Presently the two met head on. Ahab sarcastically asked: “Is it you, you troubler of Israel?” The prophet courageously replied: “I have not troubled Israel; but you, and your father’s house [have], in that you have forsaken the commandments of Jehovah, and you have followed the Baalim” (18:18). The fertility orgies associated with Baal worship, in which Israel had become involved, hardly needs elaboration (cf. Numbers 25).
And so Elijah issued a specific challenge. Ahab was urged to assemble the people of Israel (perhaps the leaders of the tribes), along with the “prophets” of Baal and Asherah (850 total) for a contest to determine the identity of the true God—Jehovah or Baal.
The battlefield was to be at Mount Carmel, which is situated at the promontory point where Canaan is thrust out into the Mediterranean Sea in the north-western region of the land. This was depicted as “Carmel by the sea” (Jeremiah 46:18). Carmel is actually a short range of mountains(13 to 14 miles long), the highest of which is 1,742 feet. J.W. McGarvey, who visited the region in 1879, located a site that conforms to the biblical record at about 100 yards from the mountain summit where there is a:
“plateau sufficiently broad for the assembly, and [can be] reached by roads which ascend the slopes of the mountain from various directions….The plateau answers in every particular the demands of the narrative, even to the possibility of Ahab’s chariot ascending to it [see 18:44], and there is no other [location] on the mountain that does” (308-309).
The rules of the contest would be simple. Baal’s devotees were to choose two bulls for sacrifice (no chance of chicanery on Elijah’s part), one for themselves and the other for God’s prophet. The slaughtered animals were to be cut up, and laid on wood as sacrifices, either to Baal or to Jehovah. The Baalites were to petition their god to send fire, thus consuming the offering. Elijah would do the same, calling on the Lord. The God that responded obviously would be the true God. The stage was set; let the drama begin.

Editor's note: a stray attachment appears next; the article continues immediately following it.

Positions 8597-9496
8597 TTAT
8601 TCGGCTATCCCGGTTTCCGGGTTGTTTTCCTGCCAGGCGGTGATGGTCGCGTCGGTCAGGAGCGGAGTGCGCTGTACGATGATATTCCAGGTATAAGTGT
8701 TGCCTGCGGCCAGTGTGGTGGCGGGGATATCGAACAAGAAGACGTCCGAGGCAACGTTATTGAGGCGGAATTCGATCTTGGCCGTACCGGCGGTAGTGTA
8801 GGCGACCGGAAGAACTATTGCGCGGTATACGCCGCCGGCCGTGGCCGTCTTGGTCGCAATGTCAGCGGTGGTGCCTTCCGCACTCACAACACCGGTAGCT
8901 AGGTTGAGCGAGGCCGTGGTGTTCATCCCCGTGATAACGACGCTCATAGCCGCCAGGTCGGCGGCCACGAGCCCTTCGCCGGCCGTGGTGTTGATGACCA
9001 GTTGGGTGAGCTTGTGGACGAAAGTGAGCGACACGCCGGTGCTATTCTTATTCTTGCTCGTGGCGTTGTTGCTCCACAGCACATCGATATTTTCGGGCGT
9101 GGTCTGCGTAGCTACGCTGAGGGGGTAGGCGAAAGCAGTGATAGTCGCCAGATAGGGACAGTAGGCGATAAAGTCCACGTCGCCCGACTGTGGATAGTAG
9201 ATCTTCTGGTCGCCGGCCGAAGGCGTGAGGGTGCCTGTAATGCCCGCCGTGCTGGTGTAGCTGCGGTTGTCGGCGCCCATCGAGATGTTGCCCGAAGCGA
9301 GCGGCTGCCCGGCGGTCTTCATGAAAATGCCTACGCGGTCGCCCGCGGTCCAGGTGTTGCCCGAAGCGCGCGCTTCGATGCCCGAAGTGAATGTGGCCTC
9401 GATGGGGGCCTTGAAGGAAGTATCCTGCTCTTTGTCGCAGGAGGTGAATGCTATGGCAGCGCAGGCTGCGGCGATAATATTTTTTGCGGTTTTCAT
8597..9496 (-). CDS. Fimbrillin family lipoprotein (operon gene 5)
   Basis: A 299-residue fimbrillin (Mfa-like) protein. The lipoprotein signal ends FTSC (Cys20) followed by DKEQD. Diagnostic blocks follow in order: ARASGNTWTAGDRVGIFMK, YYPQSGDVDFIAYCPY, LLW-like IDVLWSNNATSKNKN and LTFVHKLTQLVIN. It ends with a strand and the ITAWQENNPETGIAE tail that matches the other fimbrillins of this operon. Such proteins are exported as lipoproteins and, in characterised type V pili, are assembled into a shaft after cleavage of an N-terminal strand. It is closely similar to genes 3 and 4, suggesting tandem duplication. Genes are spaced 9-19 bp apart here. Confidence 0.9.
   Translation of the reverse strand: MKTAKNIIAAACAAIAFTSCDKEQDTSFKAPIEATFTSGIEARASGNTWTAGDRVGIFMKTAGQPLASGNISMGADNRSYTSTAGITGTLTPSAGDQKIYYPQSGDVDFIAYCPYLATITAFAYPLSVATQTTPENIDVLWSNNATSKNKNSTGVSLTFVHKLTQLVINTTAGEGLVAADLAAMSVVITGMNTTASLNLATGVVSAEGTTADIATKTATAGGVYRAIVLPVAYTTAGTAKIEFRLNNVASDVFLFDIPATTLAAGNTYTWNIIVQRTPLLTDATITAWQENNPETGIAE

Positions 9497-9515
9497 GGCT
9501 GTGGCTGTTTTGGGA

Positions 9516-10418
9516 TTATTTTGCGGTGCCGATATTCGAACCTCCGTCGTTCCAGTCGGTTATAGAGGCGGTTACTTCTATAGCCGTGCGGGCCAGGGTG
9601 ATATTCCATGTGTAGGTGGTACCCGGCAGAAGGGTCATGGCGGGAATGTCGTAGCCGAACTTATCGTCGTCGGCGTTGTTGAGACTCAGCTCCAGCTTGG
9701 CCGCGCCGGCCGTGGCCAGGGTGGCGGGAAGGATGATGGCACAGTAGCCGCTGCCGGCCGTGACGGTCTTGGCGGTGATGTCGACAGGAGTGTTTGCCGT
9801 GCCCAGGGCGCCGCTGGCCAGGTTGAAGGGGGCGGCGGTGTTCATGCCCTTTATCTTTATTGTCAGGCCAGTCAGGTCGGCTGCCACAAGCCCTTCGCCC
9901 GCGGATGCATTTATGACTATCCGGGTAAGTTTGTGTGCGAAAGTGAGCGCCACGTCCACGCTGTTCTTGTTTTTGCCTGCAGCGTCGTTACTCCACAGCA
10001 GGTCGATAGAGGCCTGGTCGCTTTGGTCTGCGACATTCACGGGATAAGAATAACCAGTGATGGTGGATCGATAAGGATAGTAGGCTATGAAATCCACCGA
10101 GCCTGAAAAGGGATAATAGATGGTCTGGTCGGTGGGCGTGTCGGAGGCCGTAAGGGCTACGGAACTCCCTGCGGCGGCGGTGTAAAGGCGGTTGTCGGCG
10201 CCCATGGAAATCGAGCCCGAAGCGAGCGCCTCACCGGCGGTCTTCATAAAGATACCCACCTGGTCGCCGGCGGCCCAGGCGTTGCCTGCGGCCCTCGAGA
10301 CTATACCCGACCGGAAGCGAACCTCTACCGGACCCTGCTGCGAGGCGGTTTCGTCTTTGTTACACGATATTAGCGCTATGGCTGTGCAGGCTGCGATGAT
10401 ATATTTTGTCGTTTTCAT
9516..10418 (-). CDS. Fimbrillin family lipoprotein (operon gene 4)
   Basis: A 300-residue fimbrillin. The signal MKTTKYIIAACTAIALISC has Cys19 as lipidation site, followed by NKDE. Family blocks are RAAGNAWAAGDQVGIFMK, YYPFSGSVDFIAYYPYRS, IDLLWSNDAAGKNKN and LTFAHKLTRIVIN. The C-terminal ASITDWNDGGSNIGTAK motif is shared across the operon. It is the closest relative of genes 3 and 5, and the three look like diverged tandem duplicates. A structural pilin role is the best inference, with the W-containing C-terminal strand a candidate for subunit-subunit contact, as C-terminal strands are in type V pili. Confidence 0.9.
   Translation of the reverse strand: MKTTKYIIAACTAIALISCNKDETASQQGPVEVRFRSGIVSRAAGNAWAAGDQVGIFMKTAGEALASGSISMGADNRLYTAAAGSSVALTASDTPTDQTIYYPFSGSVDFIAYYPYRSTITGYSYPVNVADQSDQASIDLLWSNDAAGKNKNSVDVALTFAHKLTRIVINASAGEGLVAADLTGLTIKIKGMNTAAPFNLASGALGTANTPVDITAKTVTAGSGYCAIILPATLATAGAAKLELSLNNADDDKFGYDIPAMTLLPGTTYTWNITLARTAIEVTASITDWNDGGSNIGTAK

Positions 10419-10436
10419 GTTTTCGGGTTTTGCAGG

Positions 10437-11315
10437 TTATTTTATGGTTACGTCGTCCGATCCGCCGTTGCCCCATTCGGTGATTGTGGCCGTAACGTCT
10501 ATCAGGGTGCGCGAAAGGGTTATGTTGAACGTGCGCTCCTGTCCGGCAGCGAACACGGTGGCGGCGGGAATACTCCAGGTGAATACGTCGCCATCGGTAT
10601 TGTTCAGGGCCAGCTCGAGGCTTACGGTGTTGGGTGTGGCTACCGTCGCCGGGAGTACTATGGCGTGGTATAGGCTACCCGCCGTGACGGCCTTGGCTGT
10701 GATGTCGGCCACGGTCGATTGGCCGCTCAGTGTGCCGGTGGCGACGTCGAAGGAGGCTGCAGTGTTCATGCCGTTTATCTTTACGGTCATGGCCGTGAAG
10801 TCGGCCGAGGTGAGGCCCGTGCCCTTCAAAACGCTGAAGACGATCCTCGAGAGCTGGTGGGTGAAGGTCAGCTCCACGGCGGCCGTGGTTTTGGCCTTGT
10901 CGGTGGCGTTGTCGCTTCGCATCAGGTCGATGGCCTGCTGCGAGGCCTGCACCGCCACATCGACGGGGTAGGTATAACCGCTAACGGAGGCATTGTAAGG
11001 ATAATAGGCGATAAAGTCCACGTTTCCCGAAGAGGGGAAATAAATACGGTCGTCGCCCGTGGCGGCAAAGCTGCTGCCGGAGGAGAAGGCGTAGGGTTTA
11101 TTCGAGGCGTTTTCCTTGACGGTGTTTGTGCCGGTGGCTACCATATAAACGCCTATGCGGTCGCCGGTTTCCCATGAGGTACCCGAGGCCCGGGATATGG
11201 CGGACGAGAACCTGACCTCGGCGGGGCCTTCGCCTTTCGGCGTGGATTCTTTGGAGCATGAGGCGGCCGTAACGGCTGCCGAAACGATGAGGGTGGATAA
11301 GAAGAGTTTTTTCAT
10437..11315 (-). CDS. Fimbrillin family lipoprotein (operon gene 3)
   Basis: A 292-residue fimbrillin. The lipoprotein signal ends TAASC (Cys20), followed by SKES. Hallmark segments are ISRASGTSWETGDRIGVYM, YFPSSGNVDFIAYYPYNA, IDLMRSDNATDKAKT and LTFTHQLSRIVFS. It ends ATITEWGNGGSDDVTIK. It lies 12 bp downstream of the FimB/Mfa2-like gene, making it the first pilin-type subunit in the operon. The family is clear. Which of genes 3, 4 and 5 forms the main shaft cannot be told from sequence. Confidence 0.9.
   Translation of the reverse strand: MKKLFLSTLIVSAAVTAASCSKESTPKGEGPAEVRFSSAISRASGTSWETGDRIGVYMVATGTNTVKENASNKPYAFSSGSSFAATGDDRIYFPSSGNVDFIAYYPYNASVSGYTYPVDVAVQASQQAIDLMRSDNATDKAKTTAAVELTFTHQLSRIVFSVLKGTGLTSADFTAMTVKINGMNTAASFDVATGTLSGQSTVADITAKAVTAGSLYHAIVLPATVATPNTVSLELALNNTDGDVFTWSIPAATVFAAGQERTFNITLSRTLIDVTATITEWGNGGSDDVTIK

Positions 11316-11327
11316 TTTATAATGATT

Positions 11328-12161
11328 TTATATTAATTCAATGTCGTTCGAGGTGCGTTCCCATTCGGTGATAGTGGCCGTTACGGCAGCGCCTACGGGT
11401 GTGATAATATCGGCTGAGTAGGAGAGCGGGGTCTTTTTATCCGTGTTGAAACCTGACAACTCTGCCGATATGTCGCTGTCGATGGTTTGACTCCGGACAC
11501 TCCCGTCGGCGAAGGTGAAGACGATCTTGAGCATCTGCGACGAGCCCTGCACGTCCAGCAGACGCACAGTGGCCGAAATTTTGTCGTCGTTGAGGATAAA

Beginning in the morning and continuing until noon, the Baal cult cried out: “O Baal, hear us!” The silence of the response was deafening. The Baal prophets began to dance, leaping around the altar. Not a twitch or jerk availed! About noon, Elijah interrupted the fiasco with a taunt (mocking them — 18:27).
We must here comment on Elijah’s conduct, for some would suggest that he acted unbecoming of a prophet of God; mocking honest, though misguided, souls. How very insensitive!
The “crudeness” is an invention of the critic’s warped mind. There is not a word of censure in the sacred text of Elijah’s actions.Rather there was purpose in the sharp verbal barbs from the man of God. We quote here the words of Oxford’s celebrated scholar, Rawlinson: “The object of the irony is twofold—to stimulate the priests to greater exertions, and to make their failure more complete, and to suggest to the people that such failure will prove absolutely that Baal is no god” (592).
Thus clearly there was a benevolent motive ultimately. An exploration of Elijah’s five-pronged stab is fascinating.
The True God vs. The Bogus “god”
Elijah upbraided the pagan priests with these biting words:
“He [Baal] is a god.”
This statement is made with the utmost sarcasm. The thrust is: “According to your claim, he is a ‘god’ isn’t he? Thus, why is he not responding, in view of all your contorted gesticulations?” This was a goad right to the gut.
“Perhaps he is musing.”
“Musing” suggests the idea of being in deep meditation, pondering options, attempting to figure out what to do. It strikes at the very heart of a fallible, bumbling “god,” in vivid contrast to the omniscient God who never needs to contemplate a maneuver.
“O the depth of the riches both of the wisdom and the knowledge of God! How unsearchable are his judgments, and his ways past tracing out! For who has known the mind of the Lord? Or who has been his counsellor?” (Romans 11:33-34).
“He is on a journey.”